The Big Essay

Down to the wire, I'm getting all my papers and documents in order to send in to DONA after my final birth, which is coming SOON!!! I co-hosted a shower for Chrissy this past Saturday, which was so fun and made me realize how soon her baby is coming!! We'll have our final prenatal meeting within the next week or so, and then we wait... I CAN'T WAIT!!! I'm so excited that my final certification birth will be for one of my best friends--I know she's going to do great!

So I started and finished my big essay today, which will be handed in with a plethora of other documents. Here is it:

The Purpose and Value of Labor Support

A. The benefits of labor support to the mother and her family

For the laboring mother, the advantages of having a doula are great. The mother feels more comfortable with her labor knowing that a kind and knowledgeable woman is constantly by her side. She is able to relax more freely and let go of fear, which decreases pain and speeds up labor. Statistics also show that having a doula present can decrease complications, such as the need for oxytocin and cesarean section.1 In one study, having a doula present showed an 11% decrease in the use of oxytocin and a 10% decrease in cesarean sections.2 Doulas can also greatly benefit the mother’s partner. Though he may love his partner dearly and want to support her as best he can, he has never been through anything like this and may not know what to say or do to help her best. When the couple chooses to have a doula, “the pressure on the father is decreased and he can participate at his own comfort level.”3 And astonishingly, having a doula even has benefits for the baby. In one study, 51% of babies whose mothers had a doula were breastfeeding at 4-6 weeks, as opposed to only 29% of babies whose mothers did not have a doula.4 Furthermore, significantly fewer mothers suffered from post-partum depression, and more reported a positive birth experience in the weeks following their baby’s birth.4 It is very clear that doulas are extremely helpful for not only mothers, but also for their partners and their babies.

B. The purpose behind providing labor support

The birth of her baby is arguably one of the most memorable and life-altering days of each woman’s life. Throughout history, women in labor have without question been supported by other women throughout the journey of childbirth.5 Sadly, the normalcy of this natural and beautiful support system has disappeared from the highly sterile and cold environments of American hospitals. The doula recognizes the need for women to be supported emotionally and physically during labor, and her goal is to provide this support to any woman who desires it. She also understands the need for families to experience intimate connection on the day of their baby’s birth, and her services empower them to have that connection.6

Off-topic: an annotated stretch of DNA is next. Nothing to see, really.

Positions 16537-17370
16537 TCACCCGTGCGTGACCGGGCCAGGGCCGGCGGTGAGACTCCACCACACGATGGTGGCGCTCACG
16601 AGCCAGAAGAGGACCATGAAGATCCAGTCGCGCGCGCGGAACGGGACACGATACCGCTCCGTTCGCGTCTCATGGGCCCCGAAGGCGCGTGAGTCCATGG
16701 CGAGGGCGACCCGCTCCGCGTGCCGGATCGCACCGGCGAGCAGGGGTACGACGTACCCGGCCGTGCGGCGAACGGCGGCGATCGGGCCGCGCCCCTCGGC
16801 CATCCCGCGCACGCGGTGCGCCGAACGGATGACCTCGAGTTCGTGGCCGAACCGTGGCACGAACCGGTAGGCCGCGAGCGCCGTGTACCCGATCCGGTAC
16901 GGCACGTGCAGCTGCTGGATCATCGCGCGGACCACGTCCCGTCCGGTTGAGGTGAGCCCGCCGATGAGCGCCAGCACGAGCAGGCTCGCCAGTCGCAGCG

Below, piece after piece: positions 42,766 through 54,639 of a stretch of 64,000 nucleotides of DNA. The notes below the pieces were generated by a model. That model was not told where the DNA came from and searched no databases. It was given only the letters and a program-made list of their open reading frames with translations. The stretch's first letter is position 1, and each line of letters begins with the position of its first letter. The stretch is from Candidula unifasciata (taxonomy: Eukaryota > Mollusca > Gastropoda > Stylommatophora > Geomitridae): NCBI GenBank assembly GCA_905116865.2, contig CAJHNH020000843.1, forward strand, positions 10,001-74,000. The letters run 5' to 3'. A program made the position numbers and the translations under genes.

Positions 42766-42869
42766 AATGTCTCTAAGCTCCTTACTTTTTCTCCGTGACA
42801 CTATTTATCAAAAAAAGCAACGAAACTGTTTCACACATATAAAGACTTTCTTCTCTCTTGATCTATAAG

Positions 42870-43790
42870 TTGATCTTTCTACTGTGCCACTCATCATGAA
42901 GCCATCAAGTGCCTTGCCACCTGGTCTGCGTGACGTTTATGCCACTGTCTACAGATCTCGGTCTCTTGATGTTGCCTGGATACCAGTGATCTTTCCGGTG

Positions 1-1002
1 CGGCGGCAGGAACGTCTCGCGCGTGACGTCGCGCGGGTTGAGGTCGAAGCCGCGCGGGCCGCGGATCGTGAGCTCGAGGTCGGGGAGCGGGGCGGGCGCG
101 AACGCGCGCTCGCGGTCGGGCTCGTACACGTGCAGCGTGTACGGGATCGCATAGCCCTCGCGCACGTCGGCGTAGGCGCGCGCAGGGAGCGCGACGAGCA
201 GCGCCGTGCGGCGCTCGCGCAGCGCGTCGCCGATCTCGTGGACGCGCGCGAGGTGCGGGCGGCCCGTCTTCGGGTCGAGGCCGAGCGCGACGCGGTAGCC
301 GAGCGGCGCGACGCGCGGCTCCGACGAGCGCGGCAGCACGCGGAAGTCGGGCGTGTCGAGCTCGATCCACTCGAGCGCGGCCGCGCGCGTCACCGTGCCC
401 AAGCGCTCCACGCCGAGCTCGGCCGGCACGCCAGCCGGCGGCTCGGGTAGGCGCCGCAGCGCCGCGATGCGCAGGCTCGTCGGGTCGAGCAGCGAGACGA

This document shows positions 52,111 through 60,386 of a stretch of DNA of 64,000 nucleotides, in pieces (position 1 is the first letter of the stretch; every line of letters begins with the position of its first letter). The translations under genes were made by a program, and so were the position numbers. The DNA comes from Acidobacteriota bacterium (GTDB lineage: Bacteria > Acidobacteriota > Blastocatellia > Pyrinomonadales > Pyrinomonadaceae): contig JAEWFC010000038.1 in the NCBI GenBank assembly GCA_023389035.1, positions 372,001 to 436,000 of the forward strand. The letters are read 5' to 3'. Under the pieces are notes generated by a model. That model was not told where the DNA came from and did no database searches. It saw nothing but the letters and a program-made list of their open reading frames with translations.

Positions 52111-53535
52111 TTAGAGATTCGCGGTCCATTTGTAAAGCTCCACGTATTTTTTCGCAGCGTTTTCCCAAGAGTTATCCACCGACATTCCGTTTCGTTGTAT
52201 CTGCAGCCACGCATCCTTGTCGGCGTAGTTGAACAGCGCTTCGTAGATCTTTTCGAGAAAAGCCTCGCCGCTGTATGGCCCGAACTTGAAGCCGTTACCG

C. The doula’s responsibilities

The doula’s primary responsibility is for her client. She must do everything in her power to ensure that her client has all the support possible, and everything she needs for the most satisfying birth, according to that mom’s expressed desires. As a professional, she also has certain responsibilities she must abide by. She must possess a strong work ethic and sense of commitment to each client. For instance, she should return calls promptly, be committed to sticking to pre-arranged meeting times, and make every effort to assist the mother during the prenatal weeks, labor, and the first few weeks following the baby’s birth. She should have a respectful and courteous attitude toward her colleagues and her clients, and should respect each client’s privacy. She must also remain up-to-date with new developments in her field by continuing education, actively networking with others, and being involved in related organizations. Her fees must be fair, and she should strive to offer discounted or volunteer services when possible.7

D. The doula’s role

The role of a doula is very special and unique because of the intimate nature of the birth process. She offers a minimum of one prenatal meeting, though usually more, to get to know her clients, establish rapport, educate them on the birthing process, and to learn what she would like her birth to be like. During labor, she is with the mother at all times (except for short bathroom or food breaks), providing any support the parents need. This could be giving a massage, counter-pressure, hot/cold compresses, or instructing the partner on how to do these things. She provides reassurance that her body knows what to do, and encourages the mother to trust in the process. She could help with visualization or relaxation techniques that have been discussed at a prenatal meeting, or facilitate the spontaneous coping methods the mother may begin. The doula does not perform any medical tasks, but may guide the mother to ask questions or speak up to her care providers. She provides “support, information, and mediation or negotiation.”8

1. Table 1 in DONA’s Position Paper
2. Klaus ’86, Table 1, in DONA’s Position Paper
3. DONA’s Position Paper, page 2
4. Hofmeyr ’91 & Wolman ’93, Table 1, in DONA’s Position Paper
5. DONA’s Position Paper, page 1
6. DONA’s Position Paper, page 1
7. DONA’s Code of Ethics
8. DONA’s Standards of Practice